Stumble on through life.
    Feel free to correct any false information, which unknown to me, may be included in my posts. (also - let this be a disclaimer)
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  7. #6  
    Forum Freshman IrishStu's Avatar
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    Quote Originally Posted by goodgod3rd
    just curious, if you live in a city or town?
    I'm in a city. And yes I agree, the weather in Ireland is a bit on the unpredictable side. This is why I always keep my telescope set up and ready to go at all times. When I took the moon pic's I had about 2 minutes of clear time around the moon before the next band of cloud came rolling in .
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  8. #7  
    Forum Ph.D.
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    exactly, ilive in the country, so the light dosent affect me, but one problem i live in a vally, sorta, so theres two sides always blocked by tow huge hills.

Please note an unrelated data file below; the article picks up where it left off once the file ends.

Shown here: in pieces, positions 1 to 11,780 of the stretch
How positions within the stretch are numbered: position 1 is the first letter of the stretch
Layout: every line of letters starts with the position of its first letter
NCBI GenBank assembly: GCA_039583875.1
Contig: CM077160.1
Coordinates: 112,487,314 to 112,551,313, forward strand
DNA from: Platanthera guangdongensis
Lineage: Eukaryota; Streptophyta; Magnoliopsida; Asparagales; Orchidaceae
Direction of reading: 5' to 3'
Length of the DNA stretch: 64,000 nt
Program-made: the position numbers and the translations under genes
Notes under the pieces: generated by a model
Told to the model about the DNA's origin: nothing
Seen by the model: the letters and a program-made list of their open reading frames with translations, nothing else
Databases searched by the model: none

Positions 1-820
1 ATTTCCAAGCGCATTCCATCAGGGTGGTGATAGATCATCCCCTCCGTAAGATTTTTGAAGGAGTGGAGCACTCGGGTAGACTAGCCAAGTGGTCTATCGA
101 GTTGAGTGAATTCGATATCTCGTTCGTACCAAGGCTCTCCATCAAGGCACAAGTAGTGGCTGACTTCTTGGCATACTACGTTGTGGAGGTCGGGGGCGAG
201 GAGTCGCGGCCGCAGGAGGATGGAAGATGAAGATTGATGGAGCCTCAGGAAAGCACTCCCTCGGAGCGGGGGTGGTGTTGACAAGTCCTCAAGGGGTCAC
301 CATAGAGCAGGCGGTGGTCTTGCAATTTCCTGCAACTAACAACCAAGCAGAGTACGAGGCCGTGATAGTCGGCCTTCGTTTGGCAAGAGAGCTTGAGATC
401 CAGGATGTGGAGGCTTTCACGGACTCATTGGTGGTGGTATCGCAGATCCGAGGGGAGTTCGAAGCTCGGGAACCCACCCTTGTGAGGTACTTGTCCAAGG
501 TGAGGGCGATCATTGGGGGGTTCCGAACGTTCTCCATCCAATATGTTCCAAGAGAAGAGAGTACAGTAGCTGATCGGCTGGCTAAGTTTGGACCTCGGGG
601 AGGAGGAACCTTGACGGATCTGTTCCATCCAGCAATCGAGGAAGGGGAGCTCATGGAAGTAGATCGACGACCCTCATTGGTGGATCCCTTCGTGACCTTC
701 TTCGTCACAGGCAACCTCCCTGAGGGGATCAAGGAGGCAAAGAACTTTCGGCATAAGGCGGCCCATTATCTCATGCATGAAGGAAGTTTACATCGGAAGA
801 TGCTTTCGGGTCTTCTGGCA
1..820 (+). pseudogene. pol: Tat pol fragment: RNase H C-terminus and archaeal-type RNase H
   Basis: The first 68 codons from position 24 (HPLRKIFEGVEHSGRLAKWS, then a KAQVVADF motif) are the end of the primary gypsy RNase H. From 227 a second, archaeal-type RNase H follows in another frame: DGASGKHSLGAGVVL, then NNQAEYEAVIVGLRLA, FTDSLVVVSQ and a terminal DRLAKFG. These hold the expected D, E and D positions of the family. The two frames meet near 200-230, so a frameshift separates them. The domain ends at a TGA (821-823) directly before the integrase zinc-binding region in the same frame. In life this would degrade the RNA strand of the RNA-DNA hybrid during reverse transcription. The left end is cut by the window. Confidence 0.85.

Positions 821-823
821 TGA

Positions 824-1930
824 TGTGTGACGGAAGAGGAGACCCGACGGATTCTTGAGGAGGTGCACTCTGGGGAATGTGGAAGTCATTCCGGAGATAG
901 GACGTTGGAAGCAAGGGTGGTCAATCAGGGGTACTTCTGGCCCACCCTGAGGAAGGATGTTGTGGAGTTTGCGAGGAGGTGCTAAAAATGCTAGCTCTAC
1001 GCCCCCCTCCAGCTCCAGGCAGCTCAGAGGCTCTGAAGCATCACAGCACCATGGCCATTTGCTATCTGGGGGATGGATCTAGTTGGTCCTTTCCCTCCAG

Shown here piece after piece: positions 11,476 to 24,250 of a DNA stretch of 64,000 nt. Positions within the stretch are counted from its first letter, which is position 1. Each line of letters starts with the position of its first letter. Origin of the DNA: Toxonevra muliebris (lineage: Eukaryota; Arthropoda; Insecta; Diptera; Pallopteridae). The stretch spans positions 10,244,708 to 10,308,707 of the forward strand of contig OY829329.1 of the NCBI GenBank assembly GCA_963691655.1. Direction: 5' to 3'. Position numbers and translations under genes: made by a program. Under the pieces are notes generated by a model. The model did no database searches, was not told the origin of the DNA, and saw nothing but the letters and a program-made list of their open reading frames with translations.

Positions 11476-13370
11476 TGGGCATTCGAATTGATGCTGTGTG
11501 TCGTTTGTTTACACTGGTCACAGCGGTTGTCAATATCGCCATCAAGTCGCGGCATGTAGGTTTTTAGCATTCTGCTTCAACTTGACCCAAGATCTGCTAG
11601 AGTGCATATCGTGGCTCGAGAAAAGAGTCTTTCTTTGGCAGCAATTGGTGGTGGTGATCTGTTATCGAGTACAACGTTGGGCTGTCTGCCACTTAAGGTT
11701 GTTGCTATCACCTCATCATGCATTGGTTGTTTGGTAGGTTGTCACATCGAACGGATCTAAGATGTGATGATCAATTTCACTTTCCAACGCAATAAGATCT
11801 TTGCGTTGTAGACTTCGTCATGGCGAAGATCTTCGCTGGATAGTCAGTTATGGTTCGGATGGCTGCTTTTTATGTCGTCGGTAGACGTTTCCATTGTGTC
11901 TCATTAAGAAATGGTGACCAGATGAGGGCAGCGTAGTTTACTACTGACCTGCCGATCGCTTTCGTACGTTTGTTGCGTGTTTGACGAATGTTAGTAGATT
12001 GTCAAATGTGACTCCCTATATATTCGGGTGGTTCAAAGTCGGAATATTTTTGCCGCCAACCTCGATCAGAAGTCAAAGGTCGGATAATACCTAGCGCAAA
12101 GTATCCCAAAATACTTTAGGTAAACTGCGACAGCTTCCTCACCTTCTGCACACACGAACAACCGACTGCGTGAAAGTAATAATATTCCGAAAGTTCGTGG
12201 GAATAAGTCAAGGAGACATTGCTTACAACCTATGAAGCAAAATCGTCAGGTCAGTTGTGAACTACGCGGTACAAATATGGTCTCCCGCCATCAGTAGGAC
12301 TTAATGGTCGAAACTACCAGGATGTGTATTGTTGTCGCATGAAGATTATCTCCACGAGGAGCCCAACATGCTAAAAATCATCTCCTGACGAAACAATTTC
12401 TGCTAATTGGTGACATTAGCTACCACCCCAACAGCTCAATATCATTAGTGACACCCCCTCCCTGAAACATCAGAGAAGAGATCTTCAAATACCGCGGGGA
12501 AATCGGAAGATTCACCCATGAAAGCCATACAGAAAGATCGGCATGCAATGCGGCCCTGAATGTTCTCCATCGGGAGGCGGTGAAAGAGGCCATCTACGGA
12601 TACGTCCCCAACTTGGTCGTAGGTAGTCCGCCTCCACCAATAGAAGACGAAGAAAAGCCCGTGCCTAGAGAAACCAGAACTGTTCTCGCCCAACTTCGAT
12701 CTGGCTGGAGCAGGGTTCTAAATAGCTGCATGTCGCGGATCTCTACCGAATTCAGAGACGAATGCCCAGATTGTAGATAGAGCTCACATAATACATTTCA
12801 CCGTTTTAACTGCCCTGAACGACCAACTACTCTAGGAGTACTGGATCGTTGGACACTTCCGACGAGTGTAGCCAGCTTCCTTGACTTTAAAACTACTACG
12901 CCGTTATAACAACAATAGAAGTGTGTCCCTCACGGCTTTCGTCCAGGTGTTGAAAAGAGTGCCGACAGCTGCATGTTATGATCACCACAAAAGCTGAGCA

also i don't really have an enthusiam enough for it!

    keep on posting :-D
    Stumble on through life.
    Feel free to correct any false information, which unknown to me, may be included in my posts. (also - let this be a disclaimer)
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  9. #8  
    Forum Freshman John L's Avatar
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    Two questions.

    1. Are you "hand holding" the camera?

    2. Why are you using ISO 400?
    We must all hang together or assuredly we will all hang seperately. -Benjamin Franklin

    http://ai-jane.org/bb/index.php
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  10. #9  
    Forum Freshman IrishStu's Avatar
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    Quote Originally Posted by John L
    Two questions.

    1. Are you "hand holding" the camera?

    2. Why are you using ISO 400?